>ALLEE DER KOSMONAUTEN by Berlin Schaubühne

>reviewed by malcolm tay

>date: 16 nov 2000
>time: 8pm
>venue: the victoria theatre
>rating: ***1/2

>tired already? go home then
>review junkie? whitney, give them this click to sniff

>look, we know that you need to know that we, as responsible reviewers, have some quantifiable categories to rate productions, and are not just relying on some undefinable instinct or gut feeling. So to put your mind at ease, we will give you a logical rating system based on the practitioner's vision / and the reviewer's response of a particular production. Here it is then: ***** : Transcendent / Rapturous. ****: Crystal / Appreciative. ***: Transmitted / Thoughtful. **:Vague / Unsatisfied. * : Uncommunicated / Mystified. Yet in the end, you will feel that this is (1) a cheap attempt to justify the subjective arbitrariness of our rating system (2) buttressed by an interest in the logical (and inevitable) categorisation of such productions, which is (3) undermined by the cheapness of the attempt, and (4) confused by the creeping feeling you are getting that we are dead serious in our feeling that this rating system is an accurate description of the content, intent and quality of the production. Oh please -- does it even matter now? Look, at least we tried.


Everyone who is anyone in the local arts scene was on hand to catch this production by Sasha Waltz, one of the artistic directors of the renowned Schaubühne am Lehniner Platz in Berlin, heralded as the "shooting star of the European dance scene". Audience members included TNS's Haresh Sharma and Alvin Tan, SDT's artistic director Goh Soo Khim, Tammy L. Wong, Caren Carino, and Cultural Medallion winner Lim Fei Shen. Such was the attraction of Karlsruhe-born Waltz, who may be considered to be Berlin's equivalent of the Wuppertal-based Pina Bausch, perhaps the most famous exponent of German contemporary dance.

Built in the early 80's, the apartments in the Marzahn district of East Berlin are said to be identical to each other, the sofa being the central fixture of every living room. But the tedium and monotony of such homogeneity ends on the outside, for a single family may lead a life that runs the whole scale of emotions, known only to those behind closed doors. If Waltz's ALLEE DER KOSMONAUTEN, named after a street in this East Berlin neighbourhood, was anything to go by then life on this very street must be very interesting. Played by a cosmopolitan cast of dancers, all three generations of this dysfunctional household dwell under one roof. There is the stern, yet kooky patriarch (Juan Kruz Diaz de Garcio Esnaola) with his precious accordion, who walks like Mr Bean with something lodged in his bottom; his pudgy and worn-out wife (Takako Suzuki), who keeps clean with her trusty vacuum cleaner; the self-absorbed couple, as danced by Luc Dunberry and Nadia Cusimano, who enjoy a turbulent marriage punctuated with moments of heated passion; and the couple's neglected little girl and boy (Laurie Young and Nicola Mascia).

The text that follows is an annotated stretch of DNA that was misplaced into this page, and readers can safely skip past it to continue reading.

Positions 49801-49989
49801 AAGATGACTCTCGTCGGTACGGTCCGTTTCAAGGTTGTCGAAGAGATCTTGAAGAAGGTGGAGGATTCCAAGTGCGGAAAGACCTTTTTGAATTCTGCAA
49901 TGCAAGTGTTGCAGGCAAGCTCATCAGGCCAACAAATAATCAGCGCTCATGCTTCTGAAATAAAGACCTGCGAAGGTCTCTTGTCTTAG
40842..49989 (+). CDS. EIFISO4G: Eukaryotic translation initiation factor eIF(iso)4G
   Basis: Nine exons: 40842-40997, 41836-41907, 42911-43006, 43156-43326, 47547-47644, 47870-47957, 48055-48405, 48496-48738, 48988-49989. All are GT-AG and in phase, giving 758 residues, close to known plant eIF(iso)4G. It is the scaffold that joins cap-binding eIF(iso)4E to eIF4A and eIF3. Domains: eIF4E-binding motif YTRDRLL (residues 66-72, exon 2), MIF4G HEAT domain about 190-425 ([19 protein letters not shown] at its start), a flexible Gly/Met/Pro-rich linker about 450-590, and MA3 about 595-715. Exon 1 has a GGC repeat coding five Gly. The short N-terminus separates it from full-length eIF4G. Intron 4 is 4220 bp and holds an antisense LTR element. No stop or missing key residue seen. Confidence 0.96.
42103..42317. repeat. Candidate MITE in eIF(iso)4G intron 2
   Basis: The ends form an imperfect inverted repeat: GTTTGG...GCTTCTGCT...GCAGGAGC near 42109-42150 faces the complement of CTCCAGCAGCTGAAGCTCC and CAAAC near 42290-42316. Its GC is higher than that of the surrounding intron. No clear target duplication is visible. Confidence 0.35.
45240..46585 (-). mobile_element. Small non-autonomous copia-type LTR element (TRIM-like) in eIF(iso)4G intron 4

>>'The group of accomplished dancers managed to maintain the intense energy level required throughout the hour-long production'

Everything happens in Elliot Caplan's "virtual stage interior with video installation", a living room comprising only of a sofa against a white wall, with monitors positioned around the stage. The video images on these monitors, from the staid interior of a house to the shimmering lanes of a swimming pool, changed as the performance progressed. It is in this setting that these six characters presented "the story of a sort of universal family", through the physicality of their interaction with each other, the richness of their peculiar body language and their use of space in relation to one another. The generation gap that separates parents and children was represented by the spatial and physical distance between father and son (or was it son-in-law?), as de Garcio Esnaola bounced and rolled himself on the sofa that faced the wall, while Dunberry's character jerked and twitched his body far away from the father figure. The image of the same father figure, desperate for the attention of his wife (who appeared to be asleep on the sofa like the proverbial pig) as he rolled and pivoted himself beside her, also symbolised the dire lack of communication between married couples.

The group of accomplished dancers managed to maintain the intense energy level required throughout the hour-long production which was at times weirdly humorous, while at other times painfully aggressive and violent. However, as endearing as the familiar stereotypes were, one felt as though the dance ran out of steam at the halfway mark. The variety of quirky moves that utilised the entire body and repeated with hypnotic effect, seemed to do little to connect the dancers with their characters and the narrative at work. Neither did the image of the lone figure wandering around the stage with a black box on his head, nor the collective butt-scratching by the female characters, appear to have any consequence. Did any of this have anything to do with domestic life in public housing in East Berlin?

As a result, one might have been lost in the sheer mass of this piece, in addition to the constant shifting of video images that went on insidiously. Nevertheless, it is high-quality productions like ALLEE DER KOSMONAUTEN, on top of an earlier showcase by Tanzcompagnie Rubato, which serve as a good reminder to local audiences that the lush and vibrant contemporary dance scene in Germany extends well beyond the fame of Pina Bausch.